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Business Litigation

The Ramsaran Law Group provides services in commercial and business litigation matters across the state of Florida. Our law group is devoted to supplying cost effective litigation services to our clients. Beginning with the initial consultation, our attorney will form a strategic plan in accomplishing our client's goals within the litigation process.

Entity Formations

Most small businesses choose to perform within an established business entity in place of a sole proprietorship or partnership. Benefits to performing business functions via an entity encompass minimizing personal liability, flow through taxation, slight degree of anonymity, larger asset protection, and business credibility.

Selecting the right entity in which to conduct a business in compliance with the requirements of the owners and business is essential to obtaining full liability protections, tax advantages and business efficiencies. It is also critical that training manuals are tailored to ensure that full benefits are also achieved. Some common business entities used in Florida are mentioned below:

S Corporation
Professional Corporation
Limited Liability Company
Series Limited Liability Company
Limited Partnership
Family Limited Partnership

Non Compete Agreements

The use of these restrictive non-compete agreements are used by businesses in a wide variety of organizational hierarchies. Where non-compete employment contracts were once used only in top management roles for large businesses, these agreements are now widely found in small businesses for roles such as engineers, sales managers, surgical assistants, and many more.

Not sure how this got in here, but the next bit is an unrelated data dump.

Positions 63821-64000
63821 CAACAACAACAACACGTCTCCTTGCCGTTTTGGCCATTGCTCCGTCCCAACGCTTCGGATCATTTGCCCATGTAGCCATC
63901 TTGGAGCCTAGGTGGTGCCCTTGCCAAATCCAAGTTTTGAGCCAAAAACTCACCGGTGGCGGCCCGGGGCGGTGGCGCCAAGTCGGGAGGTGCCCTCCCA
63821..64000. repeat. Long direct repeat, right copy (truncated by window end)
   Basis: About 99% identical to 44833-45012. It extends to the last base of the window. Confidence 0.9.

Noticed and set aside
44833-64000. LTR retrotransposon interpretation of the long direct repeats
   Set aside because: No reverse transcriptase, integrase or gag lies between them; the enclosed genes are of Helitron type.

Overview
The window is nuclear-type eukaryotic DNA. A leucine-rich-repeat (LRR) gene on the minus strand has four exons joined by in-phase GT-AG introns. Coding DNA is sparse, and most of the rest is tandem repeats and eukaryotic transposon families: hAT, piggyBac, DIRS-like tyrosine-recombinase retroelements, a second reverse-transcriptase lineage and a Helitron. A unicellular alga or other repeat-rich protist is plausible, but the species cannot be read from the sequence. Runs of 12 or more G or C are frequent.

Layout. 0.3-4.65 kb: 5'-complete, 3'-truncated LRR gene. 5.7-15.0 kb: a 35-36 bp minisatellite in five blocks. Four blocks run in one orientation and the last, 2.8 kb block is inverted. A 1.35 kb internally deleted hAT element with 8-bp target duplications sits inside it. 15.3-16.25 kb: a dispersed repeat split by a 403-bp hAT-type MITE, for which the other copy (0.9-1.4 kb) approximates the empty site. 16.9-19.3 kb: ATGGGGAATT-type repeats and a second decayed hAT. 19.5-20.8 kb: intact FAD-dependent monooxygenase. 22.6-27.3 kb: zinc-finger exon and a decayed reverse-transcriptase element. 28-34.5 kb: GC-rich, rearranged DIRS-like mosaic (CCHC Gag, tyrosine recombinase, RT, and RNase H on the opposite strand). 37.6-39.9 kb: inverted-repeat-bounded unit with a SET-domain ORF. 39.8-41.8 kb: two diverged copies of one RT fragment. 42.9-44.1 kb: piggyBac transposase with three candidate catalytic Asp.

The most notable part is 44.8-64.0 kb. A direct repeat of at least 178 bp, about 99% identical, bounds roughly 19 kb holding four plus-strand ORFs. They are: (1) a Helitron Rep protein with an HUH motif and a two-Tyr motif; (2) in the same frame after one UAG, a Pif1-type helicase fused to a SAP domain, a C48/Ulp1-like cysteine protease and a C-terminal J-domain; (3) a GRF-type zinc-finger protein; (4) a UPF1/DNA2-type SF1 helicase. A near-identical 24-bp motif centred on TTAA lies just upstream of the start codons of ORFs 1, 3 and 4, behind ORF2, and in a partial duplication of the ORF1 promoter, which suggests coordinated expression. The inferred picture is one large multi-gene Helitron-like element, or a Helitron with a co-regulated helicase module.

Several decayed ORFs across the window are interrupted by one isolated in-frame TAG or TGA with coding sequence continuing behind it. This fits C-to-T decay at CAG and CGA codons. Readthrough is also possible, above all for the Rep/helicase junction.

Our law group represents both individual employees and non-compete companies. Often, workers are faced with the signing of an employment contract with non-compete language prior to taking up a position or accepting a severance package. It is also important for employers operating in today's competitive world to prevent workers from working for a competitor or developing a competing company. Florida has specific laws as to what is defined as a legal non-competition agreement. Items traditionally required for non-compete to be valid in Florida include:


Reciprocity or Mutual Consideration
Necessity of Employer
Reasonable Restrictions

Partnership Agreements

Most entities with multiple owners will desire to have an agreement put in place that memorializes the structure and operations of the business. The most common agreements include shareholder agreements (for corporations), member agreements (for limited liability companies) and partnership agreements.

It is critical that ownership agreements be drafted comprehensively and clearly so that no ambiguities arise during business operations or in the event of disputes between owners. It is important that the agreements comply with Florida Business Organizations Code and the agreements stand up in court if tested. Items typically addressed in ownership agreements include:

Structure of corporation, partnership or LLC
Shareholder, partner or member Involvement
Elimination of undesirable owners
Buy outs and dissolution
Change of Control
Minority Owner rights

Buying or Selling a Business

The selling or acquisition of a Florida company typically includes a buy-sale contract, a due-diligence period, and a closing date. Although the essence of the deal is regulated by the purchase-sale agreement, other documents used in the sale can include real property deeds, the personal property bill, the seller's non-compete agreement, and other UCC (Uniform Commercial Code) forms.

Purchase of Assets or Entity

One of the most critical decisions to make a purchase / sale transaction is whether the assets themselves or the whole company are being moved. Buyers typically tend to buy only the properties of the company as opposed to the entity itself. Purchase of assets on its own minimizes the possibility of acquiring hidden liabilities associated with the company.